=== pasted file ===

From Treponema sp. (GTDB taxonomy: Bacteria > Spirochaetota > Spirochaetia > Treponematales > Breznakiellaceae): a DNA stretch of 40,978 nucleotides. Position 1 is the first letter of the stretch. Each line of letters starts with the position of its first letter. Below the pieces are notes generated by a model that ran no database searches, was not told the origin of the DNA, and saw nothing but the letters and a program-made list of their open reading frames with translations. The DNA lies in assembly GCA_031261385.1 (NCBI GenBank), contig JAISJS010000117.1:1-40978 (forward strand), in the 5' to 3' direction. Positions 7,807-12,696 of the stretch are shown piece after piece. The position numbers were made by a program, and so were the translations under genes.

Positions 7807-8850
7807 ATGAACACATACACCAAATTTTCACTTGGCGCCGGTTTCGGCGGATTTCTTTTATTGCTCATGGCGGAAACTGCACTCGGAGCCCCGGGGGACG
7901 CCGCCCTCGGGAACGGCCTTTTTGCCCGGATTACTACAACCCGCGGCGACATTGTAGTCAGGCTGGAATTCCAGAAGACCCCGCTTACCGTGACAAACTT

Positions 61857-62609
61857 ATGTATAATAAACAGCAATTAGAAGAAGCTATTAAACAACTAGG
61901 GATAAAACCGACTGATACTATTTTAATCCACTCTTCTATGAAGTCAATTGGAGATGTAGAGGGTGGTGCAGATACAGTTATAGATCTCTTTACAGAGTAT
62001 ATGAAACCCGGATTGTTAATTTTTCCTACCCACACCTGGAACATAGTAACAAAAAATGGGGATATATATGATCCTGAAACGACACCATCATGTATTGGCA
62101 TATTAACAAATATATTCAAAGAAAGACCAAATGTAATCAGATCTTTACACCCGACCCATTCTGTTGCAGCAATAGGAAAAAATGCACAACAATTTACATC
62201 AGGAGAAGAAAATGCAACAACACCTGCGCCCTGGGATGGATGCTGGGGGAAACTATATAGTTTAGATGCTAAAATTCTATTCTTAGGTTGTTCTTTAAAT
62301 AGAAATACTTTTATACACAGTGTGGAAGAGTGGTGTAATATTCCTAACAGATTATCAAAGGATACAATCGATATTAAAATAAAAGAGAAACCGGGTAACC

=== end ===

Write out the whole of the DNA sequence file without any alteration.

From Treponema sp. (GTDB taxonomy: Bacteria > Spirochaetota > Spirochaetia > Treponematales > Breznakiellaceae): a DNA stretch of 40,978 nucleotides. Position 1 is the first letter of the stretch. Each line of letters starts with the position of its first letter. Below the pieces are notes generated by a model that ran no database searches, was not told the origin of the DNA, and saw nothing but the letters and a program-made list of their open reading frames with translations. The DNA lies in assembly GCA_031261385.1 (NCBI GenBank), contig JAISJS010000117.1:1-40978 (forward strand), in the 5' to 3' direction. Positions 7,807-12,696 of the stretch are shown piece after piece. The position numbers were made by a program, and so were the translations under genes.

Positions 7807-8850
7807 ATGAACACATACACCAAATTTTCACTTGGCGCCGGTTTCGGCGGATTTCTTTTATTGCTCATGGCGGAAACTGCACTCGGAGCCCCGGGGGACG
7901 CCGCCCTCGGGAACGGCCTTTTTGCCCGGATTACTACAACCCGCGGCGACATTGTAGTCAGGCTGGAATTCCAGAAGACCCCGCTTACCGTGACAAACTT

Positions 61857-62609
61857 ATGTATAATAAACAGCAATTAGAAGAAGCTATTAAACAACTAGG
61901 GATAAAACCGACTGATACTATTTTAATCCACTCTTCTATGAAGTCAATTGGAGATGTAGAGGGTGGTGCAGATACAGTTATAGATCTCTTTACAGAGTAT
62001 ATGAAACCCGGATTGTTAATTTTTCCTACCCACACCTGGAACATAGTAACAAAAAATGGGGATATATATGATCCTGAAACGACACCATCATGTATTGGCA
62101 TATTAACAAATATATTCAAAGAAAGACCAAATGTAATCAGATCTTTACACCCGACCCATTCTGTTGCAGCAATAGGAAAAAATGCACAACAATTTACATC
62201 AGGAGAAGAAAATGCAACAACACCTGCGCCCTGGGATGGATGCTGGGGGAAACTATATAGTTTAGATGCTAAAATTCTATTCTTAGGTTGTTCTTTAAAT
62301 AGAAATACTTTTATACACAGTGTGGAAGAGTGGTGTAATATTCCTAACAGATTATCAAAGGATACAATCGATATTAAAATAAAAGAGAAACCGGGTAACC